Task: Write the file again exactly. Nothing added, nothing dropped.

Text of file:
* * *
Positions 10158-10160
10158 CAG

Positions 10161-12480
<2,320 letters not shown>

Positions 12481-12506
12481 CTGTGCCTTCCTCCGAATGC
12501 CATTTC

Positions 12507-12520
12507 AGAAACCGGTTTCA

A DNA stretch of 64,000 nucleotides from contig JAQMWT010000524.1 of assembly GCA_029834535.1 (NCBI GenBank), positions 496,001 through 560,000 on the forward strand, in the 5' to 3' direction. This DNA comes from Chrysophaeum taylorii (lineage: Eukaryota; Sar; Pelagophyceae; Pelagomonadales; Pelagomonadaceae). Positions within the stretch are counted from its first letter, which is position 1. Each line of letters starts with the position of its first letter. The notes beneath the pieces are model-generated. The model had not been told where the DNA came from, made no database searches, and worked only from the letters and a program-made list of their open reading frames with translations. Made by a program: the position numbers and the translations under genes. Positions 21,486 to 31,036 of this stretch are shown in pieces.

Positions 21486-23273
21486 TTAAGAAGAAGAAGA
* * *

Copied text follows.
Positions 10158-10160
10158 CAG

Positions 10161-12480
<2,320 letters not shown>

Positions 12481-12506
12481 CTGTGCCTTCCTCCGAATGC
12501 CATTTC

Positions 12507-12520
12507 AGAAACCGGTTTCA

A DNA stretch of 64,000 nucleotides from contig JAQMWT010000524.1 of assembly GCA_029834535.1 (NCBI GenBank), positions 496,001 through 560,000 on the forward strand, in the 5' to 3' direction. This DNA comes from Chrysophaeum taylorii (lineage: Eukaryota; Sar; Pelagophyceae; Pelagomonadales; Pelagomonadaceae). Positions within the stretch are counted from its first letter, which is position 1. Each line of letters starts with the position of its first letter. The notes beneath the pieces are model-generated. The model had not been told where the DNA came from, made no database searches, and worked only from the letters and a program-made list of their open reading frames with translations. Made by a program: the position numbers and the translations under genes. Positions 21,486 to 31,036 of this stretch are shown in pieces.

Positions 21486-23273
21486 TTAAGAAGAAGAAGA